Syria war: UN emergency talks after US missile strikes

Syria war: UN emergency talks after US missile strikes

The UN Security Council has heard sharp exchanges over the US bombardment of a Syrian air base suspected of using chemical weapons.

Secretary General Antonio Guterres urged restraint as Russia accused the US of encouraging “terrorists” in the region with its unilateral actions.

Russia has promised to strengthen its ally Syria’s anti-aircraft defences.

It is also closing down a hotline with the US designed to avoid collisions between their air forces over Syria.

US officials say the base was used to launch a chemical weapons attack that killed dozens of civilians on Tuesday.

In the first direct US military action against Syria’s government, at least six people are reported to have been killed.

Idlib’s opposition-run health authority says 89 people, including 33 children and 18 women, died in the suspected nerve gas attack in the rebel-held town of Khan Sheikhoun. Syria denies using nerve gas.

What are they saying in New York?

Russia’s deputy ambassador to the UN, Vladimir Safronkov, told Friday’s session in New York the US military’s “illegitimate” missile strikes had encouraged “terrorists” in Syria.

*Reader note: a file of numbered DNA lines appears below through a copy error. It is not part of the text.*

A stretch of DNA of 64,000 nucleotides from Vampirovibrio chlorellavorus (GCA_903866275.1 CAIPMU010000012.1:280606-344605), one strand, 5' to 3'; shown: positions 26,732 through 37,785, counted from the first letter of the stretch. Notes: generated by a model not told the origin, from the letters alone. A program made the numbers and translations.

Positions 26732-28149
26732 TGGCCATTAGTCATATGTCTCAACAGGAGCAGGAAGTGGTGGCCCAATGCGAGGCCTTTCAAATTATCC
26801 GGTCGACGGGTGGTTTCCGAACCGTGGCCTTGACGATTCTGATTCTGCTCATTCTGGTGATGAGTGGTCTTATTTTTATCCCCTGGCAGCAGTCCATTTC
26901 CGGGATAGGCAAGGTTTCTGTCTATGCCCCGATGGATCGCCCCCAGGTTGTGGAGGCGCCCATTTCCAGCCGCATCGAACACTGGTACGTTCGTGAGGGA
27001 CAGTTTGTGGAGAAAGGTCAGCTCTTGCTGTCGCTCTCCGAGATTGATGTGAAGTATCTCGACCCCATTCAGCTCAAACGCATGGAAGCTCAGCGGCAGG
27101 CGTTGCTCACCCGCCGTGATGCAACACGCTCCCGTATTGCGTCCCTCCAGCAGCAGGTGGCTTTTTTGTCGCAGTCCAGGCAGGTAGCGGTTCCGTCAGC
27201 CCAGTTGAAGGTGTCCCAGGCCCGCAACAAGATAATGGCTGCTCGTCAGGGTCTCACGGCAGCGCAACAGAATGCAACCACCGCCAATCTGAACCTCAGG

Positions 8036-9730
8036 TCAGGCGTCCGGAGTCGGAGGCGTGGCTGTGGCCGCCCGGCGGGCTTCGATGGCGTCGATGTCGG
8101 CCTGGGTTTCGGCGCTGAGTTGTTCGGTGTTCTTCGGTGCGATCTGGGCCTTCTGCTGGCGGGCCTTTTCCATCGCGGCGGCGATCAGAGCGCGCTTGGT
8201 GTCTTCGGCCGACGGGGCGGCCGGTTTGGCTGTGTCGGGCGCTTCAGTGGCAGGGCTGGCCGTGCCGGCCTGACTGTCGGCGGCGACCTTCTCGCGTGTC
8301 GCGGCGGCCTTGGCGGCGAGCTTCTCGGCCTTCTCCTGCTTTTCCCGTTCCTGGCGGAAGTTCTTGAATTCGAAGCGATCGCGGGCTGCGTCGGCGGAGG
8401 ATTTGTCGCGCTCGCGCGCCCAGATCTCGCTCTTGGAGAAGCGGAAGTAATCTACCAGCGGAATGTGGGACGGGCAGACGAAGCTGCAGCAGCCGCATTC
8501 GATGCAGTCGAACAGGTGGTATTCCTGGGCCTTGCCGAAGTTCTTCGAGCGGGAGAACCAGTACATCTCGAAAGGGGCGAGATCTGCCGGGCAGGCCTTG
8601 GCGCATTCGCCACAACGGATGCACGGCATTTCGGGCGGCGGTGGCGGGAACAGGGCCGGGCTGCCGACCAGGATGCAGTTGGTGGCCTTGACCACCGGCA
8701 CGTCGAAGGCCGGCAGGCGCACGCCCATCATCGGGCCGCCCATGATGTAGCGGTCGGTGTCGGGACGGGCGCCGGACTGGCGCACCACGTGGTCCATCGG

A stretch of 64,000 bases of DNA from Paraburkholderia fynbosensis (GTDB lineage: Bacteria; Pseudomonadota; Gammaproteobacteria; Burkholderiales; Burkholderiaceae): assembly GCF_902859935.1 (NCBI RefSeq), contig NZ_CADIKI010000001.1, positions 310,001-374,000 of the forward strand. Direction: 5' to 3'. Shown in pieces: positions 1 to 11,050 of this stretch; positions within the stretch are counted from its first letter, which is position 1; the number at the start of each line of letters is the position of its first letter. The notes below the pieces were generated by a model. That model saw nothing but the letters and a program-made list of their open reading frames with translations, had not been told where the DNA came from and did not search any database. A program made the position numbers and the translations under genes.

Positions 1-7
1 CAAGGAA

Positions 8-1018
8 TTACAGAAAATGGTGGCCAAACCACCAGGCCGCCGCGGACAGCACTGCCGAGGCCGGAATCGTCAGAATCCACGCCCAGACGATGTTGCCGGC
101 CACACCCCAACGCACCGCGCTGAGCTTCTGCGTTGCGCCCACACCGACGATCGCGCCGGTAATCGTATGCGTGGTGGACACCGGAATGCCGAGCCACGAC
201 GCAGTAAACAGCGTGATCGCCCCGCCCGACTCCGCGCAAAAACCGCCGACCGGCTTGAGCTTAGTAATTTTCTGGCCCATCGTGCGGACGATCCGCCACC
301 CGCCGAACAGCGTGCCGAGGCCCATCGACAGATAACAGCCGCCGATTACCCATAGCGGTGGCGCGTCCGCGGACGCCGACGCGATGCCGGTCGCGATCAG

“When you take your own path, this leads to horrible tragedies in the region,” he told America.

US ambassador Nikki Haley said America had acted to ensure President Assad would never use chemical weapons again.

She blamed Iran and Russia for standing by the Syrian government when it committed crimes. “Strengthening Assad will only lead to more murders,” she said.


The UK ambassador, Matthew Rycroft, said the US strikes were a “proportionate response to unspeakable acts”

America’s weapon of choice: Analysis by Jonathan Marcus, BBC defence & diplomatic correspondent

Cruise missiles fly low and have a relatively small radar cross-section so they are difficult to destroy with air defences. Russia may seek to improve Syria’s surface-to-air missile system in the wake of this US attack but it would be very much a case of shutting the stable door after the horse has bolted.

Graphic of Tomahawk cruise missile

Syria used to have a highly effective national air defence system based on Soviet-era radars and missiles but it has been significantly weakened in the wake of the civil war and the loss of territory by the regime. Look at the ease with which the Israelis carry out strikes against Hezbollah arms convoys and weapons stores in Syria.

Russia has some of its most modern surface-to-air missile systems at its air base in Syria and radars with a huge reach but, for whatever reason, they too have not deterred Israeli strikes.

Their presence makes air strikes by manned US aircraft unlikely and for Washington the Tomahawk cruise missile will remain the weapon of choice